This interview was carried out via correspondence by Tina Burger and Lucas Mattila.

“The rest of the world is spinning” – Trauma Theory in “Summer Bird Blue”

Summer Bird Blue

Akemi Dawn Bowman’s novel Summer Bird Blue follows the young girl Rumi who deals with the aftermath of a car accident in which she lost her younger sister Lea. Therefore, a large part of the novel deals with trauma and how to move on, which is especially showcased for Rumi’s character. 

Rumi’s Various Traumas

There are different traumas that play a part for Rumi, a childhood trauma, the trauma of losing her sister and her mother’s abandonment. Her memories which she describes throughout the novel, force her to think about her childhood and past issues with her family (cp. 20). I would argue that her childhood trauma is one of the reasons for her behavior after Lea’s death and her mother abandoning her. Rumi and Lea’s father left the family when Lea was still very young, because he did not want to be tied down by a family since he was not sure what he wanted from life (cp. 182). Rumi’s memory of the day her father decided to leave and the conversation between her parents is incredibly detailed considering she was very young herself. She was very upset when her father said that he would have maybe stayed if not for Lea (cp. 183 ff). After their father’s abandonment, Rumi had to be and act more like a parent than a child, since she had to take care of Lea while their mother worked. Rumi is rather unsure about what to do with her life after graduation, while Lea and most of their friends already know what to do. Which is why she is often afraid she will turn out like her father (cp. 276) or is already too similar to him. Therefore, Rumi always thinks her mom liked Lea better because of Lea’s very different personality. While she does not want to die after losing her sister, she repeatedly thinks she should have died instead of Lea, because she was nice, likable, confident and knew what she wanted to do with her life (cp. 106).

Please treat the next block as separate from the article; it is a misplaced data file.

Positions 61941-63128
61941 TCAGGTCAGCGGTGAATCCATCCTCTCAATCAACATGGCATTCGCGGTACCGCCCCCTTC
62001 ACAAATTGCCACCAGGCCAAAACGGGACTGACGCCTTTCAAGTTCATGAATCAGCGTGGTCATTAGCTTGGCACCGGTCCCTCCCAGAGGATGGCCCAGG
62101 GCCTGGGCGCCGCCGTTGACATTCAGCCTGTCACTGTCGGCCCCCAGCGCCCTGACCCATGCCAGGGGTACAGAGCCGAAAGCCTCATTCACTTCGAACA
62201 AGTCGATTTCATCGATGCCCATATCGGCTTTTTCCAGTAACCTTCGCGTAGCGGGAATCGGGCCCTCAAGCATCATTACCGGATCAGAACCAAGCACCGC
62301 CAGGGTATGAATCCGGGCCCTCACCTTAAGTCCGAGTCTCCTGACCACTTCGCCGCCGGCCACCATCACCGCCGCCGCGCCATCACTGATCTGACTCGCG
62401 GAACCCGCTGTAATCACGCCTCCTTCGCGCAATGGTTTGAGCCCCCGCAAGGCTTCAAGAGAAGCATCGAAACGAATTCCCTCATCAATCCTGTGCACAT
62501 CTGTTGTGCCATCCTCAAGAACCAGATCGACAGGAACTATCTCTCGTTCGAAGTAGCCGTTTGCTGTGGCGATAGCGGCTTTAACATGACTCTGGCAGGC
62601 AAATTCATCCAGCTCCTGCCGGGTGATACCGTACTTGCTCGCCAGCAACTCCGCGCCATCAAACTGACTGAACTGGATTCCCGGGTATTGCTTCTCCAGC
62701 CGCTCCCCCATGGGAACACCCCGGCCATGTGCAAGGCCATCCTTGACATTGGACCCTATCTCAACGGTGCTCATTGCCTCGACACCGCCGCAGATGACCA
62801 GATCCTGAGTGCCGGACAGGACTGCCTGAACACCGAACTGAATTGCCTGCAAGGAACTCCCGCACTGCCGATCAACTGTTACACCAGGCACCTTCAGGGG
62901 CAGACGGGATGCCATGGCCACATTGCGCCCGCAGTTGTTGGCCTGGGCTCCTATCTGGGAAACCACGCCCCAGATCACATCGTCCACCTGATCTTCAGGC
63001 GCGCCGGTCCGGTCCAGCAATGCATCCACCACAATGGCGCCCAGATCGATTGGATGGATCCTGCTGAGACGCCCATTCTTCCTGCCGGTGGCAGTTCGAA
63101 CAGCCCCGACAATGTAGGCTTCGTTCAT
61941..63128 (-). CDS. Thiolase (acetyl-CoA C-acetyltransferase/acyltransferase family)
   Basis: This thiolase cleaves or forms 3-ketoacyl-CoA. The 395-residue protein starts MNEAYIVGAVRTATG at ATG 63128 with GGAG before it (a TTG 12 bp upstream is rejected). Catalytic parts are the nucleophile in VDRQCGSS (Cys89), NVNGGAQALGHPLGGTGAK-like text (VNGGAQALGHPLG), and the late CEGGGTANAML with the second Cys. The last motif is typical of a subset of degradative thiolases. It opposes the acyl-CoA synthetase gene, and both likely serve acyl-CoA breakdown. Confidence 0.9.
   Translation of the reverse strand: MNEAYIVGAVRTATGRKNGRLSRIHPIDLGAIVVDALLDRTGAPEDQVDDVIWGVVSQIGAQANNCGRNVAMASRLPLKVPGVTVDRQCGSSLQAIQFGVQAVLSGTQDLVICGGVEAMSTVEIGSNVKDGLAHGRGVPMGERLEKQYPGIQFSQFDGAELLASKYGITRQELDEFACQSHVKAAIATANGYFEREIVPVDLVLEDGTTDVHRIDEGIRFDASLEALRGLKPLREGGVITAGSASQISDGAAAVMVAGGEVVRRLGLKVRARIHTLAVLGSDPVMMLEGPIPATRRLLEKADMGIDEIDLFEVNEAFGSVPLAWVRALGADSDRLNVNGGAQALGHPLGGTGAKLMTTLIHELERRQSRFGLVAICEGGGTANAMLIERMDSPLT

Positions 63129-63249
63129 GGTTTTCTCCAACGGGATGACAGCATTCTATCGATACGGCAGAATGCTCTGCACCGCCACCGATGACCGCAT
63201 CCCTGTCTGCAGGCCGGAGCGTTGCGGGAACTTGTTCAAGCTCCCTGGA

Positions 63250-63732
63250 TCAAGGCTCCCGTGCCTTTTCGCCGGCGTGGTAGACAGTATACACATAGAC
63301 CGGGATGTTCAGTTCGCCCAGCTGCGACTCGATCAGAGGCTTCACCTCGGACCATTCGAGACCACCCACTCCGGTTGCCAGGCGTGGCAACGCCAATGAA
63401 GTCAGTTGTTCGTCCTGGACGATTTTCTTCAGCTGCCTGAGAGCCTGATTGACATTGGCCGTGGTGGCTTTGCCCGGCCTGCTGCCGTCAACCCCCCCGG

The Death of Lea